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Grant County International Airport
GrantCountyIntlAptWA-13july1996.jpg
USGS aerial photo, 13 July 1996
IATA: MWHICAO: KMWHFAA: MWH
Summary
Airport type Public
Owner Port of Moses Lake
Serves Moses Lake, Washington
Elevation AMSL 1,189 ft / 362 m
Coordinates 47°12′31″N 119°19′09″W / 47.20861°N 119.31917°W / 47.20861; -119.31917
Runways
Direction Length Surface
ft m
14L/32R 13,503 4,116 Asphalt/Concrete
4/22 10,000 3,048 Asphalt/Concrete
9/27 4,500 1,372 Concrete
18/36 3,327 1,014 Asphalt
14R/32L 2,937 895 Concrete
Statistics (2008)
Aircraft operations 69,940
Based aircraft 43
Source: Federal Aviation Administration[1]
FAA airport diagram

Grant County International Airport (IATA: MWHICAO: KMWHFAA LID: MWH) is a public use airport located five nautical miles (9 km) northwest of the central business district of Moses Lake, in Grant County, Washington, United States. It is owned by the Port of Moses Lake.[1]

Its 13,500-foot (4,100 m) runway is one of the longest in the U.S..

Until 1966, the facility was operated by the U.S. Air Force as Larson Air Force Base.[2]

Contents

History

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Military

Larson Air Force Base, originally named Moses Lake Army Air Base, was activated on November 24, 1942 as a temporary World War II training center. Moses Lake AAB was a sub-base of Spokane Air Technical Service Command, headquartered at Spokane Army Airfield.[3]

In 1945, base activity was curtailed to standby and for three years, was used to test two famous bomber aircraft: the B-47 and the B-50. Even though Moses Lake AAB (later AFB) was on standby, it was still playing a critical role in the development of the USAF aircraft. In 1949, a B-47 took-off from Larson, headed east and began a coast-to-coast speed race. The plane set a new record, completing the flight in just three hours and forty-five minutes, at an average speed of 607.2 mph (977 km/h).

In November 1964, it was announced that Larson AFB would be closed due to DoD budget reductions. The 462nd Strategic Aerospace Wing was inactivated in April 1966 and the base was closed on June 30, 1966. [4][5][6]

Civil

With the closure of the base, Colonel Owen retired from the Air Force and became the first director of the Port of Moses Lake, overseeing the transfer of the property from the U.S. Government to Grant County International Airport.

Despite the Air Force's departure, the airfield has continued to support operations from McChord's 62d Airlift Wing over the years, as the wing's C-141, C-130 and currently C-17 aircraft have practiced approaches and both normal landings and tactical assault landings on a regular basis.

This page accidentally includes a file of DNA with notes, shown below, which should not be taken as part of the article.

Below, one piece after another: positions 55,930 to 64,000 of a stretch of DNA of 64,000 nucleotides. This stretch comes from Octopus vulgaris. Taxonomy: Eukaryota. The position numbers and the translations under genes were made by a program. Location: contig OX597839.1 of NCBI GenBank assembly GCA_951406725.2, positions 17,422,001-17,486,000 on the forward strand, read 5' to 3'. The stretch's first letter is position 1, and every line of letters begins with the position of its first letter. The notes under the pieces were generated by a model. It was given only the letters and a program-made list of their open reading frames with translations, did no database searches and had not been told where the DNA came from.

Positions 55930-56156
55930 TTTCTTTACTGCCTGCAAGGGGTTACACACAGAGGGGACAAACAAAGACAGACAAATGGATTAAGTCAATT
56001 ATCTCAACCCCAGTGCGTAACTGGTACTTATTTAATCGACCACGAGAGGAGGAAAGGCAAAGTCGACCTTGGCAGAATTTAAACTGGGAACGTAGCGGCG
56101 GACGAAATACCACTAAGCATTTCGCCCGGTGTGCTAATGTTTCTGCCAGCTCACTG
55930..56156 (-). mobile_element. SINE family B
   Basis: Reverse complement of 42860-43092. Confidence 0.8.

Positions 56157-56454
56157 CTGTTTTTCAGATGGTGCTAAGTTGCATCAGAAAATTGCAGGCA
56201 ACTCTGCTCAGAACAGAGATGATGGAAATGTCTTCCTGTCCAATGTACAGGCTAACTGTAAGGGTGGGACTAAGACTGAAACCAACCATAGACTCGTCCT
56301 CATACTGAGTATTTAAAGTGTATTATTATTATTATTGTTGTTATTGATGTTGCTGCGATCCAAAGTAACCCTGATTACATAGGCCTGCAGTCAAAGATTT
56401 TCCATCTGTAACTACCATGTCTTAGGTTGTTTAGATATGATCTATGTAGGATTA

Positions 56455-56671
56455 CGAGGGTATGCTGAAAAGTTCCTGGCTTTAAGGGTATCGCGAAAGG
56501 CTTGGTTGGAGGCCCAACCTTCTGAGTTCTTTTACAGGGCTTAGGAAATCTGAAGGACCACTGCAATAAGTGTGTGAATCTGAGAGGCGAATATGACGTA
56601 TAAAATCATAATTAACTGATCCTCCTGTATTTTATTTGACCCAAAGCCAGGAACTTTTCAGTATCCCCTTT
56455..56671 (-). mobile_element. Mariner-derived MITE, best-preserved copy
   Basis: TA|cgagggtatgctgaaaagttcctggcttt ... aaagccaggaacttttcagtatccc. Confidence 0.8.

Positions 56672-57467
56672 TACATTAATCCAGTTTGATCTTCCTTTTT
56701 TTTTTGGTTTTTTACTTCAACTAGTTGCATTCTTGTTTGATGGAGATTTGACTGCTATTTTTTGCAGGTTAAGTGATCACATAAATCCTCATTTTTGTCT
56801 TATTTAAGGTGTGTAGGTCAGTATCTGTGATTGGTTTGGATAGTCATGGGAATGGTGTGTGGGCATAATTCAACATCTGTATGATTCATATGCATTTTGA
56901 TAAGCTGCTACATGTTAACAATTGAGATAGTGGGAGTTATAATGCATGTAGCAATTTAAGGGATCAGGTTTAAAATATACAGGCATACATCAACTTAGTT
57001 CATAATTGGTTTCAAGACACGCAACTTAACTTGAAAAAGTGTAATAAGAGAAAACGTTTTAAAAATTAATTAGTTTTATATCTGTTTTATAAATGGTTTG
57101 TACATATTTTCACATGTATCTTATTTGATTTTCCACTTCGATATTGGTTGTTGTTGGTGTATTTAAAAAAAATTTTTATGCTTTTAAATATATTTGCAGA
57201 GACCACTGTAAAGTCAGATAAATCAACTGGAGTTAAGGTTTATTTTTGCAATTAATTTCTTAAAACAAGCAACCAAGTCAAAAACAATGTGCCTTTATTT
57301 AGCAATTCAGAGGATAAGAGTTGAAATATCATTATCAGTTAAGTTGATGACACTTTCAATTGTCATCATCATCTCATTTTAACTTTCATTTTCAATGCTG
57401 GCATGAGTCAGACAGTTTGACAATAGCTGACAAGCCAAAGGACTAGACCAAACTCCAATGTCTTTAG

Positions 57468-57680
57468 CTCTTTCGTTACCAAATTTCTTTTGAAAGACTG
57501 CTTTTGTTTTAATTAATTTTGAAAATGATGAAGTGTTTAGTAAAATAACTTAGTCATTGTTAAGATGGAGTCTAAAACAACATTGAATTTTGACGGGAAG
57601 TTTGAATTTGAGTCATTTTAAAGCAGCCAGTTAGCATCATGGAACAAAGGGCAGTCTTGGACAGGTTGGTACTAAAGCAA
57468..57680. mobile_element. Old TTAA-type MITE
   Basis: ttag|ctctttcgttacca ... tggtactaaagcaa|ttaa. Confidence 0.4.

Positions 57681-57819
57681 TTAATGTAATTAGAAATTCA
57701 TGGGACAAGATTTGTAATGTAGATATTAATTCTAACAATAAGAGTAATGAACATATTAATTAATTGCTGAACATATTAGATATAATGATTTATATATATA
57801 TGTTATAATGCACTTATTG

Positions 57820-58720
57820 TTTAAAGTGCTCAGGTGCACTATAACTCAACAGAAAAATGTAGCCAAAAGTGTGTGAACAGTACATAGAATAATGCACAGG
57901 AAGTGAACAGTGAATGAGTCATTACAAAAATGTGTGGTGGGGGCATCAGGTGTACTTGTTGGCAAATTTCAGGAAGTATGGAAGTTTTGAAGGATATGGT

Overview

With 4,700 acres (1,902 ha) and a main runway 13,500 feet (4,115 m) in length, it is one of the largest airports in the United States. Moses Lake is famous for good flying weather, as it is located on the east side of the Cascade Mountains, in the semi-arid desert of central Washington state.

Grant County International Airport is an alternate landing site for the NASA Space Shuttle.[7]

Scheduled passenger flights on Big Sky Airlines to Boise and Portland were discontinued on September 1, 2006. The service was subsidized by the Essential Air Service program.

The airport had been used for heavy jet training by Japan Airlines for nearly 40 years until the closing of their training offices in March, 2009.[8]

It is also utilized by the U.S. Air Force and Boeing as a testing facility. Most of the traffic at the airport is general and military aviation.

The main campus for Big Bend Community College is also located on the grounds of the airport.

Facilities and aircraft

Grant Co. International Airport covers an area of 4,650 acres (1,882 ha) at an elevation of 1,189 feet (362 m) above mean sea level. It has five paved runways:[1]

  • Runway 14L/32R is 13,503 by 200 feet (4,116 x 61 m) with an asphalt/concrete surface
  • Runway 4/22 is 10,000 by 100 feet (3,048 x 30 m) with an asphalt/concrete surface
  • Runway 9/27 is 3,500 by 90 feet (1,067 x 27 m) with a concrete surface
  • Runway 18/36 is 3,327 by 75 feet (1,014 x 23 m) with an asphalt surface
  • Runway 14R/32L is 2,936 by 75 feet (895 x 23 m) with a concrete surface

For the 12-month period ending December 31, 2008, the airport had 69,940 aircraft operations, an average of 191 per day: 56% general aviation, 33% military, 8% scheduled commercial and 3% air taxi. At that time there were 43 aircraft based at this airport: 74% single-engine, 19% multi-engine and 7% jet.[1]

Airlines and destinations

Airlines Destinations
United Express operated by SkyWest Airlines Seattle/Tacoma

See also

References

  1. ^ a b c d FAA Airport Master Record for MWH (Form 5010 PDF), effective 2009-07-02.
  2. ^ http://www.strategic-air-command.com/bases/Larson_AFB.htm
  3. ^ USAFHRA Document 00175897
  4. ^ PD-icon.svg This article incorporates public domain material from websites or documents of the Air Force Historical Research Agency.
    • Ravenstein, Charles A. (1984). Air Force Combat Wings Lineage and Honors Histories 1947–1977. Maxwell AFB, Alabama: Office of Air Force History. ISBN 0912799129.
  5. ^ Strategic-Air-Command.com - Larson AFB history
  6. ^ Global Security.org - Larson AFB
  7. ^ Space Shuttle Emergency Landing Sites
  8. ^ "Japan Airlines: fuel too pricey for Moses Lake". KOMO TV (Associated Press). November 20, 2008. http://www.komonews.com/news/local/20620989.html. Retrieved October 22, 2009.  

External links


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